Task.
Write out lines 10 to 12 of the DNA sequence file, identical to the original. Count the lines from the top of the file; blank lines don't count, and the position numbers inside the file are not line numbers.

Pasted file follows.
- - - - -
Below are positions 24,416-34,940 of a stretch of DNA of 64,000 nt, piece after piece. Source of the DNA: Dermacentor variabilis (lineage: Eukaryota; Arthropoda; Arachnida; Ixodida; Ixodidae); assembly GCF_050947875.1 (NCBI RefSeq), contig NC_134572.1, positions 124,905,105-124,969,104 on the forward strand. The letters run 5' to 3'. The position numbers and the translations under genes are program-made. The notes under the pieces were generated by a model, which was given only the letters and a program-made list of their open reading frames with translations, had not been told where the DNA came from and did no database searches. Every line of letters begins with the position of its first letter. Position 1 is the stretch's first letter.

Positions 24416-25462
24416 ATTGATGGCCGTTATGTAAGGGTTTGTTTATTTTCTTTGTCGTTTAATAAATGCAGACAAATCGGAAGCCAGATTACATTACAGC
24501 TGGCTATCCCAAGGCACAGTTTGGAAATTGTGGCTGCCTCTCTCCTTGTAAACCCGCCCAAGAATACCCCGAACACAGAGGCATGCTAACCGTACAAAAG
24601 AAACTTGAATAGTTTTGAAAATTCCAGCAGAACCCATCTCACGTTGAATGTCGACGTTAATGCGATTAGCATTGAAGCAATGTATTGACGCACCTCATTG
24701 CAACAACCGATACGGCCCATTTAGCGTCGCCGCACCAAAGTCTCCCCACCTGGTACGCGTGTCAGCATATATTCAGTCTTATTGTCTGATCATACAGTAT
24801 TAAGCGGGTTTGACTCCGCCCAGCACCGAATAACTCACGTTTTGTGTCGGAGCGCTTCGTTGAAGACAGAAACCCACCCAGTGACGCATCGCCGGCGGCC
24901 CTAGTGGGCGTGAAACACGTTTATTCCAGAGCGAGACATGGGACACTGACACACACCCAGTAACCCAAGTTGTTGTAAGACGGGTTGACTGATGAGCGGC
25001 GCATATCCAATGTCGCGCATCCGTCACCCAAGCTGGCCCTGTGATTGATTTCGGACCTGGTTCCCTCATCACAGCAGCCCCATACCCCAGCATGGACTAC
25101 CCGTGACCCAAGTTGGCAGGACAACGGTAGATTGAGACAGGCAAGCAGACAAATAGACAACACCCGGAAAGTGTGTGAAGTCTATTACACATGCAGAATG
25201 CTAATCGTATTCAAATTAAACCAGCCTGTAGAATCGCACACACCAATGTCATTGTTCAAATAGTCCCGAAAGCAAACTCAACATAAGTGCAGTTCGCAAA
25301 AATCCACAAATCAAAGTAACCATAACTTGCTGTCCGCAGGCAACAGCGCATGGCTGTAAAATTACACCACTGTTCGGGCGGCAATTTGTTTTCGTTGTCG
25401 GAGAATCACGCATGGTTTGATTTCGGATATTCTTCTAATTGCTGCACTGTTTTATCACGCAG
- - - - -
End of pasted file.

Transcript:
25101 CCGTGACCCAAGTTGGCAGGACAACGGTAGATTGAGACAGGCAAGCAGACAAATAGACAACACCCGGAAAGTGTGTGAAGTCTATTACACATGCAGAATG
25201 CTAATCGTATTCAAATTAAACCAGCCTGTAGAATCGCACACACCAATGTCATTGTTCAAATAGTCCCGAAAGCAAACTCAACATAAGTGCAGTTCGCAAA
25301 AATCCACAAATCAAAGTAACCATAACTTGCTGTCCGCAGGCAACAGCGCATGGCTGTAAAATTACACCACTGTTCGGGCGGCAATTTGTTTTCGTTGTCG